With a ship’s company of 230, HMAS Newcastle’s small medical team of three health care professionals has been kept busy while recently deployed in the Middle East.
Petty Officer Ryan Dennis, the ship’s Clinical Manager, said the sick bay runs much like a small rural hospital.
“If unwell, members present to see the medics during sick parade each day and are referred on to the Doctor if needed,” he said.
“Members can also book appointments to discuss general health concerns, for example, skin checks.”
According to Lieutenant Holly Murphy, the ship’s Medical Officer, the deployment has kept the team busy with a wide range of clinical work from primary care to education.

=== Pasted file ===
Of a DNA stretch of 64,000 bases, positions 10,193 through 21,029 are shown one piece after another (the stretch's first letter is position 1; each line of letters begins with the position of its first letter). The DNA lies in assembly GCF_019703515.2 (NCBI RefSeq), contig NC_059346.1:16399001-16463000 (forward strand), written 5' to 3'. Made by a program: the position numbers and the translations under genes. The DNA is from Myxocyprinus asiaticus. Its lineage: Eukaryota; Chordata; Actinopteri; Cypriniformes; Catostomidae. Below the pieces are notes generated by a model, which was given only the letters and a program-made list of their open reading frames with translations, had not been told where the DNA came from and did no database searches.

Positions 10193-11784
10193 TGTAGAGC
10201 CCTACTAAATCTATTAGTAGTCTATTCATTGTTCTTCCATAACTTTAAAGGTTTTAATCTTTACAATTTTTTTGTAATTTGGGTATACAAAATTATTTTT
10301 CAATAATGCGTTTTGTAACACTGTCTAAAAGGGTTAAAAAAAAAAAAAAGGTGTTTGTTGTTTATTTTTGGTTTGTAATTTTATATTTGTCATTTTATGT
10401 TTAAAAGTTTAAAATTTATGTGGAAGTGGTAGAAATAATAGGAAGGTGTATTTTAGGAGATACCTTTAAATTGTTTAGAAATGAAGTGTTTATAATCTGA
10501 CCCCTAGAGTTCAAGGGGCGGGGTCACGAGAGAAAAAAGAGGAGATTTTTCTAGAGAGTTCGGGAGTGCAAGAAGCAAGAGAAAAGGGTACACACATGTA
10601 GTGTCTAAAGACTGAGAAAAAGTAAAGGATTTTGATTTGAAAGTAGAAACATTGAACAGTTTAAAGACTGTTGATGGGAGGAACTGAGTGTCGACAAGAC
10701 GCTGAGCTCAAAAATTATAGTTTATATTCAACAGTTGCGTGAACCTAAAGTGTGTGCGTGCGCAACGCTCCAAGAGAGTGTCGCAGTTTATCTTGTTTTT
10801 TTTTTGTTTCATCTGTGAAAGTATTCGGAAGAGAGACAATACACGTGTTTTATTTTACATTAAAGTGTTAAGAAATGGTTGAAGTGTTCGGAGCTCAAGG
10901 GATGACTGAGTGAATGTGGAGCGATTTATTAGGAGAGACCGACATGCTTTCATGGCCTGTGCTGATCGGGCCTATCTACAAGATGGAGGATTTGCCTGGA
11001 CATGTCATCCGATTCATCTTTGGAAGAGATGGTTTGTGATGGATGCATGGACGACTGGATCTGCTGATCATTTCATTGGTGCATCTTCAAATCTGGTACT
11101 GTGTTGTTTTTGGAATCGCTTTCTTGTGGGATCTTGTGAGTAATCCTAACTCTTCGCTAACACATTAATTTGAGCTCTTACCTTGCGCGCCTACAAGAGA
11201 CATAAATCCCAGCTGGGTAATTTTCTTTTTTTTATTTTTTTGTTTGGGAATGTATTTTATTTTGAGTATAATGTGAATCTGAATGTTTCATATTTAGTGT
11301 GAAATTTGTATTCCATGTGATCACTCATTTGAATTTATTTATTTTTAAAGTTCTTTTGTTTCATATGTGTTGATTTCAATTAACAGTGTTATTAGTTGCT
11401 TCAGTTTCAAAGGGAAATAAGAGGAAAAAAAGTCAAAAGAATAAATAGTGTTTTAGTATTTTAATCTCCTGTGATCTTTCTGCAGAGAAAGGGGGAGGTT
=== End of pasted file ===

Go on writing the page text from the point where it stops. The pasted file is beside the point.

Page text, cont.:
“Although the crew is generally fit and well, coughs, colds and minor bumps and bruises are also the unfortunate by-product of working and living in confined conditions on a moving platform,” she said.
“One of the more interesting tasks is preparing health briefs for the crew for each port visit.
“This allows the team to research travel medicine and exotic diseases that are not found in Australia such as Chikungunya and the Bubonic plague.”
Given the often remote location of the ship, the medical team is always on call, and always ready, to evacuate a patient via helicopter if the need arises.
The team is also constantly studying in order to keep their skills and knowledge current.
“Deploying has given me the opportunity to study for my General Practice exams during my downtime,” Lieutenant Murphy said.
“It’s something that many Doctors need to work part-time at to fit into their life.”
Able Seaman Chelsea Deenen, an advanced medical assistant, rounds out Newcastle’s team.